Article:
The Baghdad Zoo

The Baghdad Zoo – 2003

One of the starving lions that Lawrence Anthony found at the Baghdad Zoo. Taken from http://www.theguardian.com/environment/2007/jun/13/society.iraq

During this time at Thula Thula, the Iraqi war was ongoing. Lawrence Anthony had been watching the nonstop TV coverage on the war on CNN, and was highly disturbed by the sufferings of the animals and people in Iraq.

As quoted from him, “But what I did know was that in all human hostilities animals have suffered horrifically and often anonymously.”

Lawrence Anthony was still haunted by the images of the crippled Kabul Zoo in the aftermath of the previous Afghan Taliban war where only 1 remaining lion had been found. It was found starving and gravely injured, and which died shortly after.

“The same fate awaited the wild creatures of Baghdad. of that I had no doubt. I knew I had to do something. Anything. I could not let the same dreadful fate happen to the animals of Baghdad. Somehow I had to get there just to see if I could help.”

Lawrence Anthony managed to do the impossible: attain clearance to enter Iraq. This was after many tries approaching various people and organisations, and his luck led him to meet the right person in Kuwait who was also as concerned about the plight of the animals as he was. And so began Lawrence Anthony’s journey to Iraq, alone, with no knowledge of the local language.

Hiring a car from Kuwait, Lawrence Anthony drove into Iraq together with 2 Kuwaitis who were to help him in his quest to rescue the animals of Baghdad Zoo, the largest zoo in the middle east at that time. Braving through many hair-raising obstacles where he was surrounded by soldiers, gunshots and looters, he admitted that his naivete, rather than bravery, got him through that ordeal.

Taken from http://www.srizzil.com/blog/babylons-ark/

When he finally managed to reach the Baghdad Zoo, there were only around 30 animals left, from the original number of over 600 animals. All the remaining animals were badly dehydrated, starving, and living in filthy cages. The zoo’s infrastructure was partially destroyed, and animals had been stolen by looters. The zoo was victim to gunfire and artillery, looters taking everything they could possibly carry (even scrap bits of metal from cages), and starving locals who took the animals from the zoo to feed their families.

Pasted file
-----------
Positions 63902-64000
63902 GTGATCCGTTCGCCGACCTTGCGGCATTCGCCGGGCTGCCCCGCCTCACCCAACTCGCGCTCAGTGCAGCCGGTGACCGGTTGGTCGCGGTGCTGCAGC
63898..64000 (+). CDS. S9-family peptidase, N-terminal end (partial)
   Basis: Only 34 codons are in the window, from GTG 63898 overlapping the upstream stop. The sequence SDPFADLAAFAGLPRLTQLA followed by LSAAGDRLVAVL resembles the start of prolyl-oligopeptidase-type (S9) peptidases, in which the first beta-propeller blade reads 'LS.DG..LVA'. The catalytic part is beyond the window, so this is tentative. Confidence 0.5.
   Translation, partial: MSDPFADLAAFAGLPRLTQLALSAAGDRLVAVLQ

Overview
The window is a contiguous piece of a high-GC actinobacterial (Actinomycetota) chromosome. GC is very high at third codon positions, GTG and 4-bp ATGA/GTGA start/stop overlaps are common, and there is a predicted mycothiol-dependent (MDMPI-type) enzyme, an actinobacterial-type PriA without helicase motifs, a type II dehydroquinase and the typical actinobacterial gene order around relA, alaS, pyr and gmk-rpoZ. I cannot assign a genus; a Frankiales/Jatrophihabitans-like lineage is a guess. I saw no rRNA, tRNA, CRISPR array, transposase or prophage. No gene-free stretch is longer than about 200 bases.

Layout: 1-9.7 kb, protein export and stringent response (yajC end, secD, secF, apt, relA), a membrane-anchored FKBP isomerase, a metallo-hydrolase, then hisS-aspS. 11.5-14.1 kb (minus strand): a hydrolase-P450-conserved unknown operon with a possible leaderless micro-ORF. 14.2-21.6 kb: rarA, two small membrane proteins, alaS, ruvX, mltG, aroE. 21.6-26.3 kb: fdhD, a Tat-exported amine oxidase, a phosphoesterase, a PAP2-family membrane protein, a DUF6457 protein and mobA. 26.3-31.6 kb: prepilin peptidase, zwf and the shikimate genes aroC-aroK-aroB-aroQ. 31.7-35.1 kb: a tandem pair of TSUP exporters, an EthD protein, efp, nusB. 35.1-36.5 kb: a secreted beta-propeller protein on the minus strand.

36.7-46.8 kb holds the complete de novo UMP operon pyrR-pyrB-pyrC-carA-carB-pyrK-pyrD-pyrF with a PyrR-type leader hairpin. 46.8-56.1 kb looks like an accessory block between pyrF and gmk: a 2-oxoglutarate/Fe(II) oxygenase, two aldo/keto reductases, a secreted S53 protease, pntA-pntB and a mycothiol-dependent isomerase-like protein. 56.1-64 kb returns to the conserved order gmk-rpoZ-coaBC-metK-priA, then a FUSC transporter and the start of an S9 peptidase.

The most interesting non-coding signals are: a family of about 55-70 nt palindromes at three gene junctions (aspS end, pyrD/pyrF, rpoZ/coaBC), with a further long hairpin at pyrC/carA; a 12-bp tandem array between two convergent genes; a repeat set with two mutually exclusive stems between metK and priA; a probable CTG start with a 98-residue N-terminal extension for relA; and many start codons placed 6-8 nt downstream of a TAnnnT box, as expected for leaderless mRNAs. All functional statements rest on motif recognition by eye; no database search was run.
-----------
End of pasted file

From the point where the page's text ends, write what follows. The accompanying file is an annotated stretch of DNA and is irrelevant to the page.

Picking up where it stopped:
gaza-zoo-032013
A pregnant camel that was found dead, having suffered an attack. Taken from http://www.earthintransition.org/2013/03/the-other-iraq-war/
The sole blind brown bear. Taken from http://animalfair.com/home/baghdad-zoo/

Lawrence Anthony, together with a few loyal workers, did their best to bring the zoo under some sort of control. They scoured the whole place for donkeys to feed the carnivores, scrubbed the filthy cages down, manually carried buckets of water to feed the animals for the entire day, searched for parts to fix their water supply and when parts were miraculously found, one of the key people involved helped solve some of the zoo’s worst problems, restoring water supply to the animals’ cages. What was amazing was that the locals and even the soldiers were braving the war to come together to help save the zoo, when just weeks back, they were killing each other. Every single morning, every one of them had to brave the dangerous streets where shooting was rife, to walk to the zoo and start their work for the day.

Through their hard work, perseverance, and the sacrifices made by many people, they managed to restore some semblance of stability to Baghdad Zoo and rehabilitated it. Once that was done, he ventured out to save other animals, including Uday Hussein’s lions, which were rumoured to be man-eaters, and Saddam Hussein’s prized horses.

Taken from http://organicconnectmag.com/conservation-hero-lawrence-anthony/

Returning to Zululand, South Africa in 2004, he then set up The Earth Organization as a means of expanding his international conservation efforts, reaching out to more people about the importance of conservation of wildlife. He also came up with a draft of a resolution named Wildlife in War Zones, presented to the United Nations, to make all wildlife parks and conservation areas protected in times of war. Also, their abuse is to be classified as a war crime.

Today, Baghdad Zoo is still under rehabilitation, but thanks to Lawrence Anthony’s brave efforts, is well on its way to being restored to its former glory.

Taken from http://www.telegraph.co.uk/news/obituaries/9131585/Lawrence-Anthony.html
Taken from http://commonboundaries.blogspot.sg/2013/01/baghdad-zoo-and-lawrence-anthony_1.html

Lawrence Anthony’s courage, dedicated efforts to save the abandoned animals of Baghdad Zoo while braving the danger of the war and the uncertainty of that period of time in a city under siege, and  devotion to animals and his cause, has inspired many people all around the world. He has taught the world about the meaning of true courage and dedication through his actions throughout his life.

by Dionis Lim

Skip to toolbar